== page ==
Contemporary Family Therapy

, Volume 41, Issue 3, pp 258–274 | Cite as

An Ecological Framework for Transgender Inclusive Family Therapy

  • Lindsay EdwardsEmail author
  • Annabelle Goodwin
  • Michelle Neumann
Original Paper


Despite current demands for transgender inclusive family therapy, family therapy training programs provide limited coursework on gender identity and inclusive practice. As a result, written resources are critical for family therapists wanting to provide inclusive services to transgender clients. In the interest of expanding available resources, this article uses an ecological framework to summarize research findings on the unique resiliency and difficulties experienced by transgender people. This was done in the interest of identifying implications for family therapy and distilling these implications into a collection of concrete suggestions for transgender inclusive family therapy practice. A conceptual model and a table of concrete suggestions are included at the end of the article.


Transgender Family therapy Gender identity Therapeutic techniques Inclusive marriage and family therapy 


Compliance with Ethical Standards

Conflict of interest

The authors declare that they have no conflict of interest and there are no funding sources to note for this project. We did not seek approval from the Institutional Review Board of our university because we did not collect human subject data for this project.


  1. Addison, S. M., & Coolhart, D. (2015). Expanding the therapy paradigm with queer couples: A relational intersectional lens. Family Process, 54(3), 435–453. Scholar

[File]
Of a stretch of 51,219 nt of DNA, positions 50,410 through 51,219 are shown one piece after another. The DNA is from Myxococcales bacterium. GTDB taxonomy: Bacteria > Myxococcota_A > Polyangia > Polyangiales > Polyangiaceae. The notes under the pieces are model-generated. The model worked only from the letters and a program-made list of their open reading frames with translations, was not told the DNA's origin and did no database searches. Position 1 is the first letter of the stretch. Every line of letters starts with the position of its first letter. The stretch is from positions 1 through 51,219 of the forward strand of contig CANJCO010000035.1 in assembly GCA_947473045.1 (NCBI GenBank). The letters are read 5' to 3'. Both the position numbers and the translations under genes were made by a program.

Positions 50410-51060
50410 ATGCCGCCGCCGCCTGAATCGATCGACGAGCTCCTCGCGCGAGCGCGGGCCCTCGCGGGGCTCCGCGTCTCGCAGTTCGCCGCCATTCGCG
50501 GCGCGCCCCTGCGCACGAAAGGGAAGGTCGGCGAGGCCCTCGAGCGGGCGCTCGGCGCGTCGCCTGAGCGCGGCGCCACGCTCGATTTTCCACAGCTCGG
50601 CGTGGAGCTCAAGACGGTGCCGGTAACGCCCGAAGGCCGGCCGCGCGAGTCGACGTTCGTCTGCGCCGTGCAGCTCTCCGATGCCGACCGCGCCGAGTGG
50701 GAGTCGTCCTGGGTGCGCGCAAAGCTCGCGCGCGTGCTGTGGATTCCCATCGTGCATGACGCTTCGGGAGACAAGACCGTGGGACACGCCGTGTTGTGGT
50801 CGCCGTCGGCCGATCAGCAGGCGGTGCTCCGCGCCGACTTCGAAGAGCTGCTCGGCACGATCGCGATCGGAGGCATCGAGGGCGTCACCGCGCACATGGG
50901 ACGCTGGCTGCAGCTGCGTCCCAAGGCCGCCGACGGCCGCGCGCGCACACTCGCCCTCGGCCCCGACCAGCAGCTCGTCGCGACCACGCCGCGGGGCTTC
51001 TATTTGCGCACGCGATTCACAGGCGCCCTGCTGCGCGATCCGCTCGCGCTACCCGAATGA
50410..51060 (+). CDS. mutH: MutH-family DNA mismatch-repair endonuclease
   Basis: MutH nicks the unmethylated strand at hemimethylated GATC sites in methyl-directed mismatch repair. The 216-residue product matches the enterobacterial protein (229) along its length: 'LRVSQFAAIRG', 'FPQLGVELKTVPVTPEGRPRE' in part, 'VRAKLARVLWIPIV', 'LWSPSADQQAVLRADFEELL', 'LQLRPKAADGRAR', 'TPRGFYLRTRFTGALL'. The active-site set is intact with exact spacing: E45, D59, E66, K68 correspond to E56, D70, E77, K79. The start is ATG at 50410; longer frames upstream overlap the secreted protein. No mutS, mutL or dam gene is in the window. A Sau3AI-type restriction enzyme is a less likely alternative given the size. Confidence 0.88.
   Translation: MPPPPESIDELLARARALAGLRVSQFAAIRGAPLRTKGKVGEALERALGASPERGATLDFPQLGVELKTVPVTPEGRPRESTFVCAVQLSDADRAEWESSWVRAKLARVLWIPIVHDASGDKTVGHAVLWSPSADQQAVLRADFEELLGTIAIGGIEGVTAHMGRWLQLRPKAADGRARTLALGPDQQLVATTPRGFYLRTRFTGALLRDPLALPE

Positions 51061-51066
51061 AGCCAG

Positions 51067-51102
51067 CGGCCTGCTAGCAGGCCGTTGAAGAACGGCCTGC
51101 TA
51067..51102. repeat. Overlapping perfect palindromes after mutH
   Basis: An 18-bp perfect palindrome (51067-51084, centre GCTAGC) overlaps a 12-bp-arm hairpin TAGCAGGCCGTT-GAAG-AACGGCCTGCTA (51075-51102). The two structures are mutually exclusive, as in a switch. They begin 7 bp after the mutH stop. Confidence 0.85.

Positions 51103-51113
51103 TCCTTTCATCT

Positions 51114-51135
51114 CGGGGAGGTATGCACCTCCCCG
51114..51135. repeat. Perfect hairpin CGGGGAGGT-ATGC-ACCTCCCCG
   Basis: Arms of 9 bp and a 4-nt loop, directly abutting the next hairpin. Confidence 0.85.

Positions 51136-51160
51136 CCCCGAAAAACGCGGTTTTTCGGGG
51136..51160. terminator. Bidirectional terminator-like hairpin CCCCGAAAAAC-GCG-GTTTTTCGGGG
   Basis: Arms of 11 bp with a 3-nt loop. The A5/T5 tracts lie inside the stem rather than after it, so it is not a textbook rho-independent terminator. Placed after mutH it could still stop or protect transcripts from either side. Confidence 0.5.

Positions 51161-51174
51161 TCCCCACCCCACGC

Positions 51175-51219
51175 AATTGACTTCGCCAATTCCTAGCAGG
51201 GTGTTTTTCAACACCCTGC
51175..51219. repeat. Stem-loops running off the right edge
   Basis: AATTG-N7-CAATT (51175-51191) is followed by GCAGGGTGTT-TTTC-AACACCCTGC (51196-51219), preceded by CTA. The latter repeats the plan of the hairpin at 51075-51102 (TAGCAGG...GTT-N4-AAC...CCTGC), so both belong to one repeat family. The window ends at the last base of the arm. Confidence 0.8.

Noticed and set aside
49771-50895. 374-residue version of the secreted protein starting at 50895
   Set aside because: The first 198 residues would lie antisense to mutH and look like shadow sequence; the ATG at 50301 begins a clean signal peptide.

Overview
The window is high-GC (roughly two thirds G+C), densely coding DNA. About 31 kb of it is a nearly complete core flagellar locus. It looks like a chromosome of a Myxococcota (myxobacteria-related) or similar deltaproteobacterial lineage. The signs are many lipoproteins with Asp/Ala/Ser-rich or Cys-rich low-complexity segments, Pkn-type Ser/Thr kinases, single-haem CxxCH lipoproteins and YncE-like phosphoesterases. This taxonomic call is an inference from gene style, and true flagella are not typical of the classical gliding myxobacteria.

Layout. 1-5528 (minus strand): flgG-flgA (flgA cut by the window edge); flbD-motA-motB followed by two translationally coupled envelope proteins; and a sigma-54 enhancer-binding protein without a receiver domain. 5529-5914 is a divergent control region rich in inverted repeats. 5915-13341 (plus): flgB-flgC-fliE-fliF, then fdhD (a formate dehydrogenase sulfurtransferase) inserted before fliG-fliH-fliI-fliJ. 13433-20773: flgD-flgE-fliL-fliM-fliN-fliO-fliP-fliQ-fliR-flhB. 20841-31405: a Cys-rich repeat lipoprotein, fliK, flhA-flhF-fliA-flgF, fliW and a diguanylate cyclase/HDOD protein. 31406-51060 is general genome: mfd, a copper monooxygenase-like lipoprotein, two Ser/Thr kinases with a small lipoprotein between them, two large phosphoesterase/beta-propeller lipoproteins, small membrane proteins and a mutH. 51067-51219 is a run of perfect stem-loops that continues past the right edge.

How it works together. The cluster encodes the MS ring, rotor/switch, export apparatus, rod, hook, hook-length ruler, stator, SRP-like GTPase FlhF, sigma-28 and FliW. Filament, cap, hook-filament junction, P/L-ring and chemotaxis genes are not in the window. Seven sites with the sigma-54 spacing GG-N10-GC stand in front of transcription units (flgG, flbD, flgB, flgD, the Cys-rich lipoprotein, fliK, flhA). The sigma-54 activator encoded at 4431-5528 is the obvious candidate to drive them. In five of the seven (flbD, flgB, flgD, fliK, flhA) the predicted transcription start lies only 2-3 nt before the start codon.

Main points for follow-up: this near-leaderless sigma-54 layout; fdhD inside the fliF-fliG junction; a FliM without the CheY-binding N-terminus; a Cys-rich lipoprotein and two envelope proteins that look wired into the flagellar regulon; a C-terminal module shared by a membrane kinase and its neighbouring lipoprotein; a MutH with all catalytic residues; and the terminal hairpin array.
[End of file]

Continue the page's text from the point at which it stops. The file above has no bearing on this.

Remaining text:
2. ALGBTIC Transgender Committee. (2010). American counseling association competencies for counseling with transgender clients. Journal of LGBT Issues in Counseling, 4, 3–4. 135–159.CrossRefGoogle Scholar
  3. American Psychological Association. (2009). Report of the task force on gender identity and gender variance. Washington, DC: Author.Google Scholar
  4. American Psychological Association. (2015). Guidelines for psychological practice with transgender and gender nonconforming people. American Psychologist, 70, 832–864. Scholar
  5. Auldridge, A., Tamar-Mattis, A., Kennedy, S., Ames, E., & Tobin, H. J. (2012). Improving the lives of transgender older adults: Recommendations for policy and practice. Washington. DC: National Center for Transgender Equality: Services & Advocacy for LGBT Elders.Google Scholar
  6. Benson, K. E. (2013). Seeking support: Transgender client experiences with mental health services. Journal of Feminist Family Therapy, 25, 17–40. Scholar
  7. Bigner, J. J., & Wetchler, J. L. (Eds.)., (2012). Handbook of LGBT-affirmative couple and family therapy. New York: RoutledgeGoogle Scholar
  8. Blumer, M., & Murphy, M. (2011). Alaskan gay males’ couple experiences of societal non- support: Coping through families of choice and therapeutic means. Contemporary Family Therapy, 33(3), 273–290. Scholar
  9. Blumer, M. L. C., Ansara, Y. G., & Watson, C. M. (2013). Cisgenderism in family Therapy: How everyday clinical practices can delegitimize people’s gender self-designations. Journal of Family Psychotherapy, 24(4), 267–285. Scholar